FOR THE LAST five months, the civilian unemployment rate has stayed at 7.3 percent. Some bad news in the June unemployment release -- drops in both jobs and jobseekers -- probably has more to do with technical troubles in the Bureau of Labor Statistics' household survey and seasonal adjustments than troubles in the economy. But, as BLS Commissioner Janet Norwood points out, the more reliable payroll survey corroborates other evidence that the economy is in the doldrums.
Despite continued growth in defense procurement, factory jobs fell again. The loss in factory employment since January now exceeds 220,000. Services continued to grow but at a slower rate. Even the fast growing business service sector slowed down markedly.
Commissioner Norwood points out, however, that job losses are not necessarily equivalent to economic losses. Firms that have invested in new equipment and other labor-saving devices may, for example, be able to expand production while reducing employment. And workers released from manufacturing may find a place in the expanding service sector, which provides many well-paid jobs. Still, the absence of overall economic loss does not guarantee against substantial personal losses, which, as other data reveal, remain substantial.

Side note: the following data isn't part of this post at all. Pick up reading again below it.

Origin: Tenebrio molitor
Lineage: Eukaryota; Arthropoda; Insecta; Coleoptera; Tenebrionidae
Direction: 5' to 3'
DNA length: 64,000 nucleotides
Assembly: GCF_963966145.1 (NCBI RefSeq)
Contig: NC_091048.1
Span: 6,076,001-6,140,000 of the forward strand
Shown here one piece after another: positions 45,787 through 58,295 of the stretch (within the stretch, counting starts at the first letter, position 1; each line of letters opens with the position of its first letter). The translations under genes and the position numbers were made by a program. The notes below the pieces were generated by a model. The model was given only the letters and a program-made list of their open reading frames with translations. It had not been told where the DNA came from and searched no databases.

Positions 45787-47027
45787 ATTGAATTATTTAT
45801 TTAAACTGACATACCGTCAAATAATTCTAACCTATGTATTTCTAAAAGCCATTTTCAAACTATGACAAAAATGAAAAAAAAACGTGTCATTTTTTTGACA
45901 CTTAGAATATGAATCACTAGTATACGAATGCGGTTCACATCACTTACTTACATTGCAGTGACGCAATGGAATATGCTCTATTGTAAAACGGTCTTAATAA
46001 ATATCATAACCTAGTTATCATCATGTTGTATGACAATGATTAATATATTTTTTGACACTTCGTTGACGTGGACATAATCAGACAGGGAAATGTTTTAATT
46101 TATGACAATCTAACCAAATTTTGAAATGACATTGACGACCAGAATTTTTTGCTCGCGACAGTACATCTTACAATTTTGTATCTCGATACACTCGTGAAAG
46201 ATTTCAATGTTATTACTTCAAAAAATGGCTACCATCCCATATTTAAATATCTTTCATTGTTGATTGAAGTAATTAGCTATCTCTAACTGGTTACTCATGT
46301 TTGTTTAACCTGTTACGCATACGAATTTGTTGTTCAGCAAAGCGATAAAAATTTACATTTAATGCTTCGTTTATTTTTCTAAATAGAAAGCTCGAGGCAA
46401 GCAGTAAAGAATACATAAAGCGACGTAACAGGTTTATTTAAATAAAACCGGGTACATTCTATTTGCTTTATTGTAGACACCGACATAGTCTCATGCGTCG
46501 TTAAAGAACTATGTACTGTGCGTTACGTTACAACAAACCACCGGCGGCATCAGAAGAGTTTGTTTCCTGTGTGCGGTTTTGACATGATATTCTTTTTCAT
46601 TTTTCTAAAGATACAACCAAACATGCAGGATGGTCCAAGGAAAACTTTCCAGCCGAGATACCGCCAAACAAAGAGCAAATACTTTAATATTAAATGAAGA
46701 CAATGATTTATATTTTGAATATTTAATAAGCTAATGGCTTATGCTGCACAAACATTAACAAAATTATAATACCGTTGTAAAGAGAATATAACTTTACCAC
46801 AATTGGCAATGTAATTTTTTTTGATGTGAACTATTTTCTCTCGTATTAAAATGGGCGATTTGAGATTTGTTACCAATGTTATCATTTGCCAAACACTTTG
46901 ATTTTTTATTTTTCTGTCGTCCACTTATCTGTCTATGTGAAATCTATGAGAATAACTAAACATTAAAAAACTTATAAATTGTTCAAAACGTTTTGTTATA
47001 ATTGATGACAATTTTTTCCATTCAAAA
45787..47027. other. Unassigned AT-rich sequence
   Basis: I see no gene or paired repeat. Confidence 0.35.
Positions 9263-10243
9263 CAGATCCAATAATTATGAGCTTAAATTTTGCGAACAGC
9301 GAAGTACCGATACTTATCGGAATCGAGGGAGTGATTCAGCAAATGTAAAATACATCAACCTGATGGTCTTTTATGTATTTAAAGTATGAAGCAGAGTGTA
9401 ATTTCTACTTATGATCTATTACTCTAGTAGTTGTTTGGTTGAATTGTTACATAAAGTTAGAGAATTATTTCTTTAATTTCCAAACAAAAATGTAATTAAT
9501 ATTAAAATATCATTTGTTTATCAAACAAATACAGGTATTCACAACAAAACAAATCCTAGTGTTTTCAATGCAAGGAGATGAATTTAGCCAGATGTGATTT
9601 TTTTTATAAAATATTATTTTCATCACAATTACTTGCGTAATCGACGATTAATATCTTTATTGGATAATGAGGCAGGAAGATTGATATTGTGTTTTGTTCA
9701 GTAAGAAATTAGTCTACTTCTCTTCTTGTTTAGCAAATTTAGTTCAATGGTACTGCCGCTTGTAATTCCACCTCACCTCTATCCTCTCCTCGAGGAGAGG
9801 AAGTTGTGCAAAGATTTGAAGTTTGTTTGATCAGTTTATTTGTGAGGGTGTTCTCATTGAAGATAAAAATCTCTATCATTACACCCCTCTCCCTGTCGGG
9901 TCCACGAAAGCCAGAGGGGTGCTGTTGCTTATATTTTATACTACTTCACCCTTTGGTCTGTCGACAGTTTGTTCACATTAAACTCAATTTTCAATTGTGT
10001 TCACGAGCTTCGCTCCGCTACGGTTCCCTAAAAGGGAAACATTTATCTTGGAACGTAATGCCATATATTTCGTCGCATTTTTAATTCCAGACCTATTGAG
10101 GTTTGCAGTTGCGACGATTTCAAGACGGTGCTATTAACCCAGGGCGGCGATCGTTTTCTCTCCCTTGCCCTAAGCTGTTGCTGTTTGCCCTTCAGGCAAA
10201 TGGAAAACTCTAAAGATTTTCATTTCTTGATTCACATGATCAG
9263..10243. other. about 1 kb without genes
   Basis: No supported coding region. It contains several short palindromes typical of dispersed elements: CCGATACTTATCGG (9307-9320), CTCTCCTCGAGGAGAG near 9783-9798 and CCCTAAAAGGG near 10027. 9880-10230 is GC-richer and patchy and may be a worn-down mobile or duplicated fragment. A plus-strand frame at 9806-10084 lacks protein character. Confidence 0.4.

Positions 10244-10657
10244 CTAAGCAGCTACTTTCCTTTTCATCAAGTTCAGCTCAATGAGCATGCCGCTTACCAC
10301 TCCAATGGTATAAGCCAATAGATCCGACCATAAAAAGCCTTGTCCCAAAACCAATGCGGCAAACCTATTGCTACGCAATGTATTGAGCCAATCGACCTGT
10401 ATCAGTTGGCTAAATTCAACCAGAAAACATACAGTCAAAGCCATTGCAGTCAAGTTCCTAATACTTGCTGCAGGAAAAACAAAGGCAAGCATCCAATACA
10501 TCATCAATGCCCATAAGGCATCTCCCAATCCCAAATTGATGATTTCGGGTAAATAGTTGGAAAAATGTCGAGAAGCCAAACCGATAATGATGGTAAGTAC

If you live in a booming area, it's easy to forget that many others are still far from recovery. In some cities, and even whole states, unemployment has declined to levels that meet anyone's definition of full employment. But the most recent available data show that in April 32 states still had unemployment rates above 6 percent. Five states had rates above 10 percent.
As you might guess, high unemployment tends to be where smokestack industry once dominated. These areas are not as badly off as they were in the depths of the cession -- some workers have moved on, many automobile workers have been called back, new jobs have been created. But workers are understandably slow to leave homes and communities for the rough and raw towns in fast- growth areas -- and some of those areas are now stalling too.
No direct federal aid can be expected -- in fact, more cuts are in the offing. The best hopes are a revival of general economic growth and export markets. Many economists now see the economy poised for change. Characteristically, they disagree on the direction. Those who focus on the rapid expansion of the money supply in recent months expect another spurt of growth. A smaller number worries about the trends that underlie the June unemployment numbers.